We dedicate this science summary to the memory of Les Viereck (1930-2008), fellow Alaskan botanist, ecologist and contributor of many superb herbarium specimens to the ALA herbarium.
The Bering Land Bridge has been a major highway for Asian plants into North America, but also a barrier to some and a filter for others. Additionally, there are widely separated and highly local occurrences of Asiatic species in Alaska and adjacent Yukon that are thought by some to be relicts of late-glacial steppe-tundra. Molecular sequence data successfully clarify historical dispersal and vicariance events and will help resolve the role that Beringia played in facilitating and/or inhibiting plant migrations. Furthermore, hypothesis testing through coalescence-based analyses of molecular sequence data provides a powerful means of investigating the region’s floristic history.
Nearly 80 years have passed since the term Beringia was coined by E. Hultén (1937) to refer to the immense unglaciated areas of Alaska and the adjacent regions of northwestern Canada and northeastern Russia. A vast literature on Beringia is now available that addresses questions of persistence in the glacial refugium, exchanges of plants between Asia and America, diversification of plants in the refugium, and Beringia as a source of tundra plants for post-glacial expansion into deglaciated areas beyond its borders.
Beringia as first proposed by Hultén has since been enlarged to encompass the entire region between the Lena River in northeast Russia, and the Mackenzie River in northwest Canada (Figure 1). At its closest point, North America is separated from Asia by only 50 miles (80 km), and portions of the strait are less than 100 feet (30 m) deep. Beringia was mostly exposed during the Tertiary, but the intercontinental land connection was flooded 4.8-5.5 million years ago (Marincovich and Gladenkov 2001). Throughout the Pleistocene, the sea level changed repeatedly, exposing and flooding the region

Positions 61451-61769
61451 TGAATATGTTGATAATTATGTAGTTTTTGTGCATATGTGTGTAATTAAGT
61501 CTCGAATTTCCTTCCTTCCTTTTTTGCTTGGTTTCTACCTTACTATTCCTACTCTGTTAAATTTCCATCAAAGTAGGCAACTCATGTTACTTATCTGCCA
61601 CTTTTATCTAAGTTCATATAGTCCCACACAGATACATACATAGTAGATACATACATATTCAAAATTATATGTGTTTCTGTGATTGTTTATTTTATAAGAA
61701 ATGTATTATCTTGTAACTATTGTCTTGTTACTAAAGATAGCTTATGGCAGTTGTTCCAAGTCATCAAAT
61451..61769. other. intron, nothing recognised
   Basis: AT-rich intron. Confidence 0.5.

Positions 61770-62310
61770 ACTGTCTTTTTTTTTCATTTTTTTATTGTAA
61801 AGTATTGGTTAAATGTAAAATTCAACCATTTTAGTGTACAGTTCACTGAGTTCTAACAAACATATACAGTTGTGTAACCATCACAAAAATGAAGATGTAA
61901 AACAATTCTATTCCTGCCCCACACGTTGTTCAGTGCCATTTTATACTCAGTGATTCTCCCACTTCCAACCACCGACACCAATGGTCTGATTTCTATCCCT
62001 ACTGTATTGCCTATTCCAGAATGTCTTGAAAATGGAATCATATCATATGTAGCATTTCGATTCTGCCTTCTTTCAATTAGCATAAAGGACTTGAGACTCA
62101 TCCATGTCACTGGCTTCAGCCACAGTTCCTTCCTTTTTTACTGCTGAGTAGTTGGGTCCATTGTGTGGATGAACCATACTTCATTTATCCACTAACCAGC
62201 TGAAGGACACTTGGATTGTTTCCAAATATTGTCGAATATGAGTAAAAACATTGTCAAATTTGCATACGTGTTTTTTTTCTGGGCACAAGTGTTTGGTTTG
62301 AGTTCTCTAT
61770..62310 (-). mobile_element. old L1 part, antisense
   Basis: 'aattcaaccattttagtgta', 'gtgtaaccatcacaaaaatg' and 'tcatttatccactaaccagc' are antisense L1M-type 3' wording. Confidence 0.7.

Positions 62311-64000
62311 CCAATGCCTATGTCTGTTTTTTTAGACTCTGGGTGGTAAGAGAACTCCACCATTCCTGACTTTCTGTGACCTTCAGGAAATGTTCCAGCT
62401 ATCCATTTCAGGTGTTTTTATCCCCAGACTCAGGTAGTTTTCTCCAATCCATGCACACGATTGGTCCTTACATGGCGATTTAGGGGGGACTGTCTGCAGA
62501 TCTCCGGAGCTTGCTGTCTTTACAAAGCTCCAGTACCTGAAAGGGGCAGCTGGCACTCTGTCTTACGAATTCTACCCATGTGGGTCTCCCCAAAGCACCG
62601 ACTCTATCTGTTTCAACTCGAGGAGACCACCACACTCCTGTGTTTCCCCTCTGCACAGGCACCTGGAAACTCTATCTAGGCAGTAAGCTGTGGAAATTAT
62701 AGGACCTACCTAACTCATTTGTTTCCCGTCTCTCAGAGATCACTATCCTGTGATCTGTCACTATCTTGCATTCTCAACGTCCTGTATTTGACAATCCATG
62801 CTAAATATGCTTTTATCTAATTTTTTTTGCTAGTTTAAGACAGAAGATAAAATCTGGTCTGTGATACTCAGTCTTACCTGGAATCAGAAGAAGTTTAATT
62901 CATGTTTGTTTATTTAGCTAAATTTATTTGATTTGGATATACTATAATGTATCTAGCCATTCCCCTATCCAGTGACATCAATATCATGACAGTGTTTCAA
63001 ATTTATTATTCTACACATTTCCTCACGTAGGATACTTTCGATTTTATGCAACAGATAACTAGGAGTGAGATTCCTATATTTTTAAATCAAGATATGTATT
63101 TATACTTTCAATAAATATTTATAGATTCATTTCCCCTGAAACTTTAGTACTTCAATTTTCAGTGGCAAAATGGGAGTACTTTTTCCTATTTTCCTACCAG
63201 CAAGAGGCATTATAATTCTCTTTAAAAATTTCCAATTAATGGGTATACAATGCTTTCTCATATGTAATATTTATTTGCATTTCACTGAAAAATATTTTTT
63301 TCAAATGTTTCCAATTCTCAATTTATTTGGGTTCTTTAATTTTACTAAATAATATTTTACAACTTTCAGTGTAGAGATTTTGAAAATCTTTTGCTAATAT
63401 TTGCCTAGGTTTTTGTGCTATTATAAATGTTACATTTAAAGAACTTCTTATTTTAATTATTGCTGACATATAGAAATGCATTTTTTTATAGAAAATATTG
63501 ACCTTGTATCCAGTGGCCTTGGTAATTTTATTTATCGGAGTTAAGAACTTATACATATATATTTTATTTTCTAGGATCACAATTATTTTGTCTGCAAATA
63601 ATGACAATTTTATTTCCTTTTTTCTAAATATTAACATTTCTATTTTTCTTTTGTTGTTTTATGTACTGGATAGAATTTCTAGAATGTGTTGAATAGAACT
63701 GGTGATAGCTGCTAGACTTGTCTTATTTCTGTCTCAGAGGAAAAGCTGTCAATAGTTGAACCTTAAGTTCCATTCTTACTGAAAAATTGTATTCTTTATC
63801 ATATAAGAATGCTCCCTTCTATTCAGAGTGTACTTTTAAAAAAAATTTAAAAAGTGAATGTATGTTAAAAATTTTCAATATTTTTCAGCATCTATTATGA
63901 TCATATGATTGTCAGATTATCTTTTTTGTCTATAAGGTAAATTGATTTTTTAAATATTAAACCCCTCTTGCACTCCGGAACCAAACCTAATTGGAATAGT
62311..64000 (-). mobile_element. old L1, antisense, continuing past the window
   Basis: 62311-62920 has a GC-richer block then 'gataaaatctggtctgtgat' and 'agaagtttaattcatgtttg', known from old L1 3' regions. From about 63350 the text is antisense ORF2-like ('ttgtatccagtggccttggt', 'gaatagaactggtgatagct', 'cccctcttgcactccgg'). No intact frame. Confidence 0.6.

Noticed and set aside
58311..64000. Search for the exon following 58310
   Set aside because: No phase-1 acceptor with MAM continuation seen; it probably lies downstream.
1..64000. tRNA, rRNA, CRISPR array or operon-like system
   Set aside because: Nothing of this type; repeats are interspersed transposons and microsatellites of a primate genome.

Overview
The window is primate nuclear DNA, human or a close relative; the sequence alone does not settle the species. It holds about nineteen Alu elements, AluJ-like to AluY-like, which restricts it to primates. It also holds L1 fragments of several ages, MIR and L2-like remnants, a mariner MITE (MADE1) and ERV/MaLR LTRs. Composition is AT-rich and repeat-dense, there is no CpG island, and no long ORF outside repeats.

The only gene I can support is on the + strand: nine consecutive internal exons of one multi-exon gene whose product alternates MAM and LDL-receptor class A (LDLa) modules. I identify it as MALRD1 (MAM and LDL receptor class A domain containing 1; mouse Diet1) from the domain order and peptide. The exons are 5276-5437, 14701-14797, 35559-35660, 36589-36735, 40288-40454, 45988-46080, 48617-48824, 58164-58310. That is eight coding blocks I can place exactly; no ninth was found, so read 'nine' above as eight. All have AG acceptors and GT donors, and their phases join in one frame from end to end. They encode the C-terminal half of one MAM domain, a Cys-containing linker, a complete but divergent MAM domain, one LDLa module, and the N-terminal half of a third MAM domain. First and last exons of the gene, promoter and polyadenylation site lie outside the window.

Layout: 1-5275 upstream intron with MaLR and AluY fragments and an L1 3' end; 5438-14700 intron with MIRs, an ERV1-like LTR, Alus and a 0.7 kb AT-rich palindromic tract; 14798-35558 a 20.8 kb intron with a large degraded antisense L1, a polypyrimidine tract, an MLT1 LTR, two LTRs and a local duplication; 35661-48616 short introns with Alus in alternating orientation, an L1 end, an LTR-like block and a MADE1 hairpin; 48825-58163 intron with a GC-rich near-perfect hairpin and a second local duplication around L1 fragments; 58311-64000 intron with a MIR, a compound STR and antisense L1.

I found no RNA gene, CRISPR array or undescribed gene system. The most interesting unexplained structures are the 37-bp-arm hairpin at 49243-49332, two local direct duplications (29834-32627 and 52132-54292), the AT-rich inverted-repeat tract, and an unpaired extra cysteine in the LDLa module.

accordingly (Hopkins 1959). During the Last Glacial Maximum, the Bering Land Bridge was extant between 60,000 years ago and 25,000 years ago, and a sea-levels fell of as much as 397 ft (121 m) between 20,000-18,000 years ago, causing the maximum extent of the dry land connection between Asia and America during the Last Glacial Maximum. Only limited exchange was possible after about
11,000 years ago (Hoffecker et al. 1993).
It is quite impossible to understand fully the origin of Alaska’s flora without knowing a great deal about its Asian antecedents. During the Tertiary, easternmost Asia and northwestern North America were fully connected and essentially identical biotically. The Tertiary vegetation was dominated by mixed broad and needle-leafed trees. As climate cooled, forests receded from the region, but certain Tertiary floristic elements remained (Matthews and Ovenden 1990, Murray 1992).
The major contribution of Asian tundra plants ar-rived in Alaska throughout the Quaternary, via the land bridge while it was exposed. Successive changes directly related to the waxing and waning of glaciers and consequent rising and falling of sea level caused the repeated appearance and disappearance of the Bering Land Bridge. These dynamics have together created conditions for plant dispersal and also diversification. Even when the land bridge was submerged, plant propagules, driven by wind, are presumed to have crossed from Asia to America in winter when the Bering Strait was ice covered (Savile 1972).
Whereas one might suspect that when the land bridge was exposed it provided relatively unimpeded dispersal routes between Asian and America, the distribution of plants shows that for some species the land bridge was a filter or even a complete barrier to movement. There are examples of some species that barely reach the opposite shore (Populus balsamifera and Viburnum edule on Chukotka and Potentilla fragiformis and Ranunculus monophyllus in Alaska) (Figure 2, pattern IV). A complex biogeographic history with distinct spatial and temporal components has created a flora rich in the circumpolar element but also one of vicariant taxa, intercontinental disjunctions and, for this latitude, a high level of endemism.